Techniques for changing your topology

This section provides techniques for changing your topologies.

As discussed in the Planning your URIs topic, each application has it's own public URI root, which is the basis for artifact URIs and links.

The best way to move applications to other hosts is to do so in a way that preserves the public URI root. You can do this by changing the DNS entry for the host name from the URL, to resolve to a new physical address. The install topology examples topic shows several possible deployment topologies. Some of these examples show all of the applications installed to a single application server, such as the Example topology: Standard departmental.

There may be instances where you start with such a topology, but then later want to change it. For example, as your needs change and your project grows, you may decide later that you need to distribute the applications on separate hosts, to handle higher loads and provide greater throughput (as illustrated in Example topology: Distributed enterprise).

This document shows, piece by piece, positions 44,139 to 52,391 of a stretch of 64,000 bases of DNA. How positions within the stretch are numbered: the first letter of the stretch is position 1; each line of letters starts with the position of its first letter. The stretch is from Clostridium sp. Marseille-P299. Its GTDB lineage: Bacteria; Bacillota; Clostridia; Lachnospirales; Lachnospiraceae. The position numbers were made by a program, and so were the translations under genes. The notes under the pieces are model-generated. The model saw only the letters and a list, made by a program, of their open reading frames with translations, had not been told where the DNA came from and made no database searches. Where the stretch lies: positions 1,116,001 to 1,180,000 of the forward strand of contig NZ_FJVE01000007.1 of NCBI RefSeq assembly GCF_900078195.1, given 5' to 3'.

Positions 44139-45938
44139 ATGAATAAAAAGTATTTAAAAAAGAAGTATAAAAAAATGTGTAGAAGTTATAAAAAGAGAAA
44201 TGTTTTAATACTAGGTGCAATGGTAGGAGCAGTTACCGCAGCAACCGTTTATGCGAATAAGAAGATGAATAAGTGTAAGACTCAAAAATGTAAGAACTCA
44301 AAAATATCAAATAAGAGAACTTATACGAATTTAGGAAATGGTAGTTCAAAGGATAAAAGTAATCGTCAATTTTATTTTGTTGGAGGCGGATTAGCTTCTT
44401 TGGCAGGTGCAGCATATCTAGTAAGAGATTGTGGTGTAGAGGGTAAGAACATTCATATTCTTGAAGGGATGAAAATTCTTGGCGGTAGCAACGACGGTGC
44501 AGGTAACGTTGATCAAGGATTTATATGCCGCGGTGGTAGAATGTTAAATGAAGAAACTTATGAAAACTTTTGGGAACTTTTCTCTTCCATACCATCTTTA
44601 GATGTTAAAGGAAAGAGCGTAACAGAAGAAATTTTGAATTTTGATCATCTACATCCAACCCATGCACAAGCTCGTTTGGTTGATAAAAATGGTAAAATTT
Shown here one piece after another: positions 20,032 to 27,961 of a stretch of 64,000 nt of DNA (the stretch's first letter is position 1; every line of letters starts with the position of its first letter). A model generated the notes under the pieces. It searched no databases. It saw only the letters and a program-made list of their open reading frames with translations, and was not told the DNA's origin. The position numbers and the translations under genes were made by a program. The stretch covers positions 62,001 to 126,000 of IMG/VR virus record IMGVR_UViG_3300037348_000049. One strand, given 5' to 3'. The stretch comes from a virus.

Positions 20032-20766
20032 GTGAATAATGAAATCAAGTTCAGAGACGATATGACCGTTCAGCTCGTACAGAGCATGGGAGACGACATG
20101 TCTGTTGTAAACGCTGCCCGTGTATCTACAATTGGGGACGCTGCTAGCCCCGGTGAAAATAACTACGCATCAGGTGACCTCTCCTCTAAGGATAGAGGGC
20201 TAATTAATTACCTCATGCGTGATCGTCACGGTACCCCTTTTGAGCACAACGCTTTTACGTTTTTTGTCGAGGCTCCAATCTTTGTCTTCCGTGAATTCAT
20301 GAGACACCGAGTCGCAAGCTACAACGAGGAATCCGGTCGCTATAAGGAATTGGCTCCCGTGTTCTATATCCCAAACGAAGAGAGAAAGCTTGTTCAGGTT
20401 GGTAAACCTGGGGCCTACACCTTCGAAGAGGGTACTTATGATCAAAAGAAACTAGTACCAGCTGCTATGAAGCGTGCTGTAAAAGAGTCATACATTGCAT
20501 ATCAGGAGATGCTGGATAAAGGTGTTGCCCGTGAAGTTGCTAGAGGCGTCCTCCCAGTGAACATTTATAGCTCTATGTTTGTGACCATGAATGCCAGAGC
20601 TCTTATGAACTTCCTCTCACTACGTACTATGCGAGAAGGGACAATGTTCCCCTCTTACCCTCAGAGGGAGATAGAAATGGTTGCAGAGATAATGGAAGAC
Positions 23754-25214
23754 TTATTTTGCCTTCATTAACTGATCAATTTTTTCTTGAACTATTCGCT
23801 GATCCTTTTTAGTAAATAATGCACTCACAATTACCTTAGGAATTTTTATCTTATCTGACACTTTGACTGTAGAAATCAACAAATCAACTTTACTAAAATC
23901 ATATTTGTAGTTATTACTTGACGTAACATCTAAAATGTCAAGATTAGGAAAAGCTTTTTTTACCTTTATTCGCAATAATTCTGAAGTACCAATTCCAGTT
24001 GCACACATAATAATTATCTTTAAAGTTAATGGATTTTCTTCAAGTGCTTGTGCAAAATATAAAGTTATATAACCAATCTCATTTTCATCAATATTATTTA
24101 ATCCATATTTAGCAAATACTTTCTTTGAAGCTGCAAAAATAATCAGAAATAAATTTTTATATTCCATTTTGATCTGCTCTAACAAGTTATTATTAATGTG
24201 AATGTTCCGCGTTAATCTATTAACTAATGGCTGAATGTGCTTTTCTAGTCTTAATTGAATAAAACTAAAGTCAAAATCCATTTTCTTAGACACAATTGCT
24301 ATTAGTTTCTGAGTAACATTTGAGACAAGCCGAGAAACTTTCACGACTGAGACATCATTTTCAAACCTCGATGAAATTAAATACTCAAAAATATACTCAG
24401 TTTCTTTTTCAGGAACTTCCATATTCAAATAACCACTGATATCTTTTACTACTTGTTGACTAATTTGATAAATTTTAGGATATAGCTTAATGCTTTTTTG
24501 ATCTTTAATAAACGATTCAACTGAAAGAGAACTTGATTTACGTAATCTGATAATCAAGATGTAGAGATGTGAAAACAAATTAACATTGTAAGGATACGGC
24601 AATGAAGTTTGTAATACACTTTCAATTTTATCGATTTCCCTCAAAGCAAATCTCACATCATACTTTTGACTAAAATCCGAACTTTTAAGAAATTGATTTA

There are two techniques you can use to change from an all in one server topology to a distributed topology, without modifying the public URI root. One technique is to use a reverse proxy, and another is to use virtual host names.